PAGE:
ACCC calls for banks to name-check transactions to stop ‘rapidly rising’ scams
The competition tsar has called on major banks to update their processes to stop customers from transferring money to fraudsters, after an industry body accused the sector of ‘victim blaming’ to avoid responsibility for scam losses.
Australian banks do not block transactions where the name listed by the sender does not match the account details of the recipient. Australian Competition and Consumer Commission (ACCC) chair Rod Sims said Australians were losing $2 billion a year to scams, which is “rapidly rising”.
ACCC chairman Rod Sims says banks must do more to stop fraud.Credit:Alex Ellinghausen
“We do think this is an important issue confirming who the payee is,” Mr Sims said. “Some banks say there are other things coming along which will fix the problem. I’d be asking the banks, if you have an alternative, how far away is it?”
The UK payments regulator introduced new rules last year that force banks to name-check transactions and issue notifications if there is a mismatch. Australian Institute of Conveyancers national secretary Dion Dosualdo said this was designed to reduce fraud, and the Australian banking sector’s refusal to implement a similar system meant it was complicit.
“The fact there is no dual verification there means the banks can wash their hands of the situation,” Mr Dosualdo said. “This is what the scammers are cashing in on.”
The ACCC sent a letter to the Australian Securities Investments Commission (ASIC) in February last year to encourage it to “consider how similar initiatives” to the UK’s might work in Australia. In May this year, ASIC released a consultation paper saying the merits of the UK’s system required additional industry consultation and input from government.
The major banks offer a system called PayID, where customers can transfer money using a mobile number or email address instead of BSB and account numbers. This system notifies senders if there is an ID mismatch but is only available when transferring smaller sums and accessible through internet banking.
The Australian Banking Association (ABA) said it was studying the UK model closely, but noted the UK had seen a “significant increase” in scams despite the new systems. “Australia’s banks are looking to implement better and more effective solutions,” a spokesman said.
“The effective detection and disruption of scams is a priority for the banking industry, law enforcement and regulators. In terms of the banking industry, there has been a large increase in investment both in terms of new experts and new technology to assist customers.”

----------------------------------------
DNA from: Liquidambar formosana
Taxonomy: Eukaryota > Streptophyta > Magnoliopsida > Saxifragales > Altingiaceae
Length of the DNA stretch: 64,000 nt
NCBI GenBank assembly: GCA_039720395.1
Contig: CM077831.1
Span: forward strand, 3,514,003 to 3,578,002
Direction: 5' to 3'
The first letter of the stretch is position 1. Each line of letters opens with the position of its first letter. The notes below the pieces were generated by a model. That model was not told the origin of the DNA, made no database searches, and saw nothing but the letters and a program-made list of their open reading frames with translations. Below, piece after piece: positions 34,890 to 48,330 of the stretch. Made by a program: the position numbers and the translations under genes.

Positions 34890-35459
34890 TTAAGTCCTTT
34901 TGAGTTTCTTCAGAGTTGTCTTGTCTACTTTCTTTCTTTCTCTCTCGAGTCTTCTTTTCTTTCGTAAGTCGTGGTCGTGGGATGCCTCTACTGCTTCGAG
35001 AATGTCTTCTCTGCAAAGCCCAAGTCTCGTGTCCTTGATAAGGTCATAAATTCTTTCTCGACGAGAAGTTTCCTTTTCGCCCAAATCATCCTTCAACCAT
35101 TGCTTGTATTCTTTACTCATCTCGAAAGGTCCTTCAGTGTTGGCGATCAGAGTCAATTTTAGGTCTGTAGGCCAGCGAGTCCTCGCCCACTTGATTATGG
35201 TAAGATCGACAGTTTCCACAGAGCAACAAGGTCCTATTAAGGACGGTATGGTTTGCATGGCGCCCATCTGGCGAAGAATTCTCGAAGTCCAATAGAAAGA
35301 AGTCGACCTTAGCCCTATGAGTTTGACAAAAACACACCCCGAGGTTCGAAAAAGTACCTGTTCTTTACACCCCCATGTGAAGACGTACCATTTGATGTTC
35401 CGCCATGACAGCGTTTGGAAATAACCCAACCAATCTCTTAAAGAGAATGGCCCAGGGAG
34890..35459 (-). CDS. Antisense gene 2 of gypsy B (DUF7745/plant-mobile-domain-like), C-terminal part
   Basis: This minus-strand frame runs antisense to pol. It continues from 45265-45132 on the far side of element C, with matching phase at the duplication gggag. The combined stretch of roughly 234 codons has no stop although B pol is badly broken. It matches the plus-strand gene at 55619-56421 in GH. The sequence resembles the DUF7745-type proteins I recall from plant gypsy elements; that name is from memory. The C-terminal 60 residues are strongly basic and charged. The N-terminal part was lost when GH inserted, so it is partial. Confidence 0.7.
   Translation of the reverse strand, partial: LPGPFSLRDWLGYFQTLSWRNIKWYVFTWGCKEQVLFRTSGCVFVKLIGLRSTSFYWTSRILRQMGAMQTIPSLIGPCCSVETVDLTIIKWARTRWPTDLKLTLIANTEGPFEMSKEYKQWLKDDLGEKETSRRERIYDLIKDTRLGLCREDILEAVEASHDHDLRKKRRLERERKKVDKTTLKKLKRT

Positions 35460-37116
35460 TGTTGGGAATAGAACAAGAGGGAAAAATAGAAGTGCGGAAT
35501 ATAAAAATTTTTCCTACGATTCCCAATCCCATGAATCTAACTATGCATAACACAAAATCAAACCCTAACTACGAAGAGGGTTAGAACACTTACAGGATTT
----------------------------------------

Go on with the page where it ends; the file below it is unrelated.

The Age and Herald reported this week that NAB failed to block transactions worth almost $100,000 made by 32-year-old Sanjay Joseph to a fraudster who had infiltrated his conveyancer’s systems.
Mr Dosualdo said there has been a rise in fraudsters hacking email systems of conveyancers during the pandemic to take advantage of increased activity during the property boom. “It is being targeted,” he said. “You see large sums of money required to be transferred in bulk sums. It’s very lucrative.”
The ABA is running a campaign to raise awareness about cyber scams, encouraging consumers to remain vigilant to “avoid being stung by a scammer”.
Mr Dosualdo described the campaign as an “exercise in victim blaming” designed to reduce the liability of the banking sector to intervene, prevent scams or compensate for losses. “In years gone by a bank robber would hold up the teller, now they are waiting outside and target the client instead,” he said. “The banks sit idly by and let it happen.”
Major banks are pouring significant resources into fraud detection and prevention, although many insiders working in these teams claim resources are stretched amid a scam boom during COVID-19.
Mr Sims said it was the banks’ ageing technology systems that created delays in implementing new systems, rather than an effort to reduce liability. “The banks have a lot of legacy systems in their IT,” he said. “We’re finding this with consumer data right, any changes take a lot of time and effort.”
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